– No controlled clinical studies demonstrating a decrease in influenza disease after vaccination with Fluzone High-Dose.
– Vaccination may not protect all recipients.
– Post-Marketing Experience: Thrombocytopenia, lymphadenopathy; Anaphylaxis, other allergic/hypersensitivity reactions (including urticaria, angioedema); Guillain-Barré syndrome, convulsions, myelitis (including encephalomyelitis and transverse myelitis), facial palsy (Bell’s palsy), optic neuritis/neuropathy, brachial neuritis, syncope (shortly after vaccination), dizziness, paresthesia; Vasculitis, vasodilatation/flushing; Dyspnea, pharyngitis, rhinitis; Stevens-Johnson syndrome; Pruritus, asthenia/fatigue, pain in extremities, chest pain.
– Egg protein can induce immediate hypersensitivity reactions among persons who have egg allergy, including anaphylaxis, angioedema, hives, and asthma.
– Animal reproduction studies not conducted.
– Not known whether can cause fetal harm when administered to a pregnant woman or can affect reproduction capacity.
– Not known whether is excreted in human milk.
– Immune response and safety evaluated in 31 children between the ages of 6-36 months. Safety and effectiveness in children below the age of 6 months not established.
– Not evaluated for carcinogenic or mutagenic potential, or for impairment of fertility.

Former Members

David J. Williams
– Board of directors of Xcellerex Inc. and Executive Board of VaxInnate since 2009.
– Chairman and Chief Executive (2002-2008) and Chief Operating Officer (1998-2002) of Sanofi Pasteur. Joined as finance manager in 1978.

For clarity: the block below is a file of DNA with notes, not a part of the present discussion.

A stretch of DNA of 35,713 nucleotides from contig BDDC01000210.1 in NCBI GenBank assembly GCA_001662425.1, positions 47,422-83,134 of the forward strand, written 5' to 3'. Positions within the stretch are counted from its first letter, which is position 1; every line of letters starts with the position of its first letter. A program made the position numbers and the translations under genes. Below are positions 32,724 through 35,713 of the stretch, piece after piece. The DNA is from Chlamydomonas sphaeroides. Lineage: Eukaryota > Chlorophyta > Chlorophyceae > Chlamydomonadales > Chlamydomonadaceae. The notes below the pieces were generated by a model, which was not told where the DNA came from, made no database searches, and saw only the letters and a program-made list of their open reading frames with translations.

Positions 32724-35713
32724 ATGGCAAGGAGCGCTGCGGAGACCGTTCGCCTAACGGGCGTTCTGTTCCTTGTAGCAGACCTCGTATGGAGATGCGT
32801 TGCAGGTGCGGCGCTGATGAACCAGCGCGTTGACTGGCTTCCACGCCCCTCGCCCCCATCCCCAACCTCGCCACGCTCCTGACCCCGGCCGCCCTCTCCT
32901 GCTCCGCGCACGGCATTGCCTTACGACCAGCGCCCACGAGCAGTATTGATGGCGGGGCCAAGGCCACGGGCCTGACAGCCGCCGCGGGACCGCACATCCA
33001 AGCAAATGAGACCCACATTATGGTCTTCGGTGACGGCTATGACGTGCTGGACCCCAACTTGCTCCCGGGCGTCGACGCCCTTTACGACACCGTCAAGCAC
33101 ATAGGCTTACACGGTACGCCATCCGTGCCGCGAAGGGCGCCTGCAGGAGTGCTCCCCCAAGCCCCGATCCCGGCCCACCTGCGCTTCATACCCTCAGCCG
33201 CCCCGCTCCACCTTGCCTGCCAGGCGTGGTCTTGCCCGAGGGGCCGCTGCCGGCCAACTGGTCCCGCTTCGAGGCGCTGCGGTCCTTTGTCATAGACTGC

– Audit and Healthcare Consulting Group at Pricewaterhouse Coopers.
– Board of Directors of the International AIDS Trust, the Biotechnology Industry Organization, AllOne Health Group Blue Cross of Northeastern Pennsylvania and the Hospital Service Association of Northeastern Pennsylvania.
– Led the Vaccine Policy Working Group of PhRMA, the U.S. pharmaceutical industry’s trade association.
– First liaison member of the Advisory Committee on Immunization Practices to the U.S. Centers for Disease Control and Prevention, which sets immunization policy in the United States.
– Undergraduate degree by the University of Scranton, past member of the Board of Trustees and Board of Regents.
– Founding member of the Partnership for Prevention and founding board member of the Medical Education Development Consortium.
– Spending his retirement serving as a consultant to several vaccine and biotech companies.

Robert Becker
– Vice President and Business Development of VaxInnate Corporation since December 2005.
– Vice President of Corporate Development of Sanofi Pasteur until December 2005 (joined in 1990).
– Junior facility positions at Loyola University Chicago and University of Illinois in the field of Immunology.
– Ph.D. in Microbiology and Immunology from the University of Kansas and MBA from Columbia University.

Michel Gréco
– Board of Directors of Immutep S.A. (2005), the International AIDS Vaccine Initiative, the Aeras Global Tuberculosis Vaccines Foundation, Intercell AG (Austria), ID Biomedical Corporation (2002), and the International Vaccine Institute.
– Chair of WHO‘s Initiative for Vaccine Research Advisory Committee and Strategic Advisory Group of Experts.
– President of the European Vaccine Manufacturers.
– Chairman of IFPMA biological group.
– Member of the European Union Task Force on Bioterrorism.
– Board member of the French Pharmaceutical Association and president of its European Affairs Commission.
– Supervisory Board, Deputy Chief Executive Officer, President and Chief Operating Officer of Aventis Pasteur (1998-2003).
– President and Chief Executive Officer (1994-1998) of Pasteur Mérieux MSD, a European joint venture between Aventis Pasteur and Merck and Co.
– Master’s degree from Institut d’Etudes Politiques de Paris and MBA from the Richard Ivey School of Business Administration University of Western Ontario.